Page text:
Finals week and the week leading up to it are not all that bad. They just sort of creep up on you. One minute you are going through RA training, the next you are living in some forgotten corner of an academic building trying to remember a semester’s worth of Inorganic chemistry in preparation for your upcoming test. Madrigal is rather well placed, because although it cuts a bit into study time before finals, it gives us one last opportunity to let loose with friends, to reminisce about the semester, and to hang out with some of the best people you will ever meet before you all go home for a month.
We go through the semester attending classes, completing homework, hanging out with friends on the weekends, procrastinating, procrastinating on the procrastinating, and before we know it another semester has come and gone, another year coming to a close. Similar to how I danced at Madrigal, I think as a school we go through the year in a very eclectic way. One minute you could be doing the hustle, the next dancing a slow waltz. One Thursday you are pulling an all-nighter to make up for your weeks of procrastination and Friday night you’re procrastinating again. And while this cycle may seem grueling at times, it really makes the time fly by.
The semester is almost over and that means the end of a lot of things. For me it’s the end of organic chemistry, a class that has reshaped how I think about science, and the first half of my sophomore year. There are those older than I that may be graduating and ending their time here at Juniata. The ending of anything brings with it a sense of melancholy. Even though I will be returning for RA training in only a few short weeks, another stage of my college career, however small, is over.
Thankfully with every ending there is a new beginning and I personally cannot wait to see what next semester has in store.
Sometimes in life you’ll walk past something happening, and just think to yourself “who would ever think that was a good idea?” Tenting at Juniata is one of those things.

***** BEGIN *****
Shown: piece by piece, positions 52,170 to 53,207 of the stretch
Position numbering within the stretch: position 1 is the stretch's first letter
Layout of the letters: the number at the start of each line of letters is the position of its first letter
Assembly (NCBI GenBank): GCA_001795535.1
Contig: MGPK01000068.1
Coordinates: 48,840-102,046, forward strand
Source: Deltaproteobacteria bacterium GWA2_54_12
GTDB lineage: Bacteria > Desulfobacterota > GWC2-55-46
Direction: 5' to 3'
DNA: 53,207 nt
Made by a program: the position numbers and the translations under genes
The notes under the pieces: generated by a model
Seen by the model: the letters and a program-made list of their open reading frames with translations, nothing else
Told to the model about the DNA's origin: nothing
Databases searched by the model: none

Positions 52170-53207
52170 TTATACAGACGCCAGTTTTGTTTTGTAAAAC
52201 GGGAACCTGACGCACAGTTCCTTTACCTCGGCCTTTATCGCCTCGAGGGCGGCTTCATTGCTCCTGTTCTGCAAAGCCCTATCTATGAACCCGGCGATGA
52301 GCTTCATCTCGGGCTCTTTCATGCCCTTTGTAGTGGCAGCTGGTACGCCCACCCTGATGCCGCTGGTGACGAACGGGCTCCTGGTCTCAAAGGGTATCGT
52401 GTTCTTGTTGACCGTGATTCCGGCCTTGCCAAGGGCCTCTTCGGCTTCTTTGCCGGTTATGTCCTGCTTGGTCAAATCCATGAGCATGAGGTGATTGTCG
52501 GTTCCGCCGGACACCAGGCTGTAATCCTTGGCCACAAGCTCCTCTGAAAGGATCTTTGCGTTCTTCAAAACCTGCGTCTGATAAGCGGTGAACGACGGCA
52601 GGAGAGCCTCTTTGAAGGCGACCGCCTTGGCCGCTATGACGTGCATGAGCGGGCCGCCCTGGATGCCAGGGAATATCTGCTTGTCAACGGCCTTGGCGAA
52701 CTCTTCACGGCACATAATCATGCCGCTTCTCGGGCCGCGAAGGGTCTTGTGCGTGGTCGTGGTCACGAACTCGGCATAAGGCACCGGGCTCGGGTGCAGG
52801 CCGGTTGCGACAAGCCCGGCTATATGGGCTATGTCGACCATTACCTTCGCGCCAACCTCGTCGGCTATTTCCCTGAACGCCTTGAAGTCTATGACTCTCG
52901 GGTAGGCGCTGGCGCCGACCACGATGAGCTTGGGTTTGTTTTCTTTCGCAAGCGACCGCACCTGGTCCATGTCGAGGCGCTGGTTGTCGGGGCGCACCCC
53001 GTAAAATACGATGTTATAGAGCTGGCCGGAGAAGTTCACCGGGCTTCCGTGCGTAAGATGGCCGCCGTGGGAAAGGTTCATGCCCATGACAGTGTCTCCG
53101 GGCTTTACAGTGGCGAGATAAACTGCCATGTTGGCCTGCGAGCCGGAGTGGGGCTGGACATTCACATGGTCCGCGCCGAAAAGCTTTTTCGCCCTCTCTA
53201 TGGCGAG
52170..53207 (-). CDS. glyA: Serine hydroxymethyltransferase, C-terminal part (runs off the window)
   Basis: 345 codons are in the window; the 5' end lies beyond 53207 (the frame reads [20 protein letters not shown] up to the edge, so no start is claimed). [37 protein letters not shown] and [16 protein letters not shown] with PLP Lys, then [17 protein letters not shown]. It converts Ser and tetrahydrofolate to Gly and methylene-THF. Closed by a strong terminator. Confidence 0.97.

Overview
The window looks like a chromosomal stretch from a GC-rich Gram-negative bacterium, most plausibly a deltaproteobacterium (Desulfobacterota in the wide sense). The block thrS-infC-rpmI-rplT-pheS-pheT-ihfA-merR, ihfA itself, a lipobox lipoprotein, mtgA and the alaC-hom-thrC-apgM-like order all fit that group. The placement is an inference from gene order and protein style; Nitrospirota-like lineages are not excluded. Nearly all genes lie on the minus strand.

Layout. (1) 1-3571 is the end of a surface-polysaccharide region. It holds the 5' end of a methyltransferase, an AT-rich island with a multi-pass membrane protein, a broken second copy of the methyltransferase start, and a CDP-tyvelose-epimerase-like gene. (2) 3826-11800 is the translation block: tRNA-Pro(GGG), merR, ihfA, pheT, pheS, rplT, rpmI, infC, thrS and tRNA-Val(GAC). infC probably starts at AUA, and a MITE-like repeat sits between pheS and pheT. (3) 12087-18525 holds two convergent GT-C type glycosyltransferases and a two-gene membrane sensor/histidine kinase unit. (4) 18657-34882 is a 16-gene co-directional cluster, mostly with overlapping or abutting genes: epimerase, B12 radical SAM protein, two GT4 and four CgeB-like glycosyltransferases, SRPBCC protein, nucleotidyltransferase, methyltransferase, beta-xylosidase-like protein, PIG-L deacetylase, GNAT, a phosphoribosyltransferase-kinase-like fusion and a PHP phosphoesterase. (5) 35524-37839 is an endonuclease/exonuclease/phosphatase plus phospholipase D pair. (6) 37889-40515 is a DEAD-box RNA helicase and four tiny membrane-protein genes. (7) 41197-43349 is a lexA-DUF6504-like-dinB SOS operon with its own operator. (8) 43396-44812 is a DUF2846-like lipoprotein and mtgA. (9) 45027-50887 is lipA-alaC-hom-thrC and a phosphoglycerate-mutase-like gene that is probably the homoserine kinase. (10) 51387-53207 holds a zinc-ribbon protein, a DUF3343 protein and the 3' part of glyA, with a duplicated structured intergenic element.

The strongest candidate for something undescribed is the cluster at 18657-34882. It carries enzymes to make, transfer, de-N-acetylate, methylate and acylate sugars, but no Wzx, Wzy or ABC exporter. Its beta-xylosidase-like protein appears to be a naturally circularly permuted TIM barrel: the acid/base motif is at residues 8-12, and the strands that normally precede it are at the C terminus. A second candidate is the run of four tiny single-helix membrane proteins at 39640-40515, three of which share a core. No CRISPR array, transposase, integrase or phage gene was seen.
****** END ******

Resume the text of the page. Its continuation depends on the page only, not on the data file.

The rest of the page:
Everyone says that Juniata is all about traditions, and you know what? They’re right. We really are. I have made it to November, meaning I have overcome the challenge of prying open a lobster with just my bare hands at Lobsterfest. I tried my best to break through the ranks of rugby players for Storming of the Arch and was thrown to the ground many times as a result. I eagerly awaited the arrival of Mountain Day, and was disappointed many, many times before it finally came. Finally, after that barrage of traditions, we have reached Tenting.
Tenting only consists of a few simple things. You have to gather a group of 6-8 people and take turns sleeping in a tent for six nights. Also, it’s in November. Oh, and they wake you up for roll calls in the middle of the night with an air horn. I almost forgot… when they wake you up in the middle of the night, you might have to compete in challenges like a game of Ninja or Four Corners. One more thing: we have different competitions every night to earn points for our tent.
You might be thinking: why would you ever do that? Well, at Juniata we have a yearly dance and dinner right before Winter Break called Madrigal. At this dinner, professors serve you food, you get to dress up, and you get to sing The Twelve Days of Christmas. The purpose of tenting is to get tickets to that dinner. Groups get dibs on tables based on their ranking at the end of the six days. So obviously, it’s worth it.
I’ve never been a person to function well off of small amounts of sleep. Tenting this week is going to force me to change that. I’ve also never been a person who enjoyed freezing in my sleep, but tenting might just change that as well. I realize that I’m making this wonderful event sound awful, but that’s just the two hours of sleep talking, so don’t take it to heart. In all honesty, based off of the one night I have done it, tenting this week seems like it’s going to be a blast, and I can’t wait to see how the rest of the week goes. Plus, why start skipping out on traditions now? I’ve made it this far.
We’re finally in October, and as the Fall Break approaches, we can’t help but feel excited! Well… not so fast.
First off, this month is when the college workload finally shows you its true colors. From CWS courses wanting 4 page essays, plus reading responses, plus lap journals and mandatory freshman meetings, to history courses wanting research papers and 200 page readings per week, college just dumps everything on you at once! Oh, did I mention the commitments that you have to clubs?
I actively participate in five different clubs: Plexus, Chinese club, Japanese Club, French Club and the African club. The clubs are all very diverse and do their best to stay true to their moto. Just last week, the Chinese club not only organized the Chinese Moon festival (also known as the lunar Mid-Autumn Festival and zhōng qiū jié in Chinese) and shared moon cakes with others, but they will also organize Chinese dinners (monthly) at the Chinese village. Ok, I must admit that the Chinese club is one of my favorites because, after all, I am a food person! The Japanese club does not hesitate to invite members to cook with them, and the French club puts together movie nights (the next one is this Friday!). Speaking of French club, they organized a trip to Montreal and Quebec City during Fall Break, for which I happily signed up. My Fall Break is going to be a blast!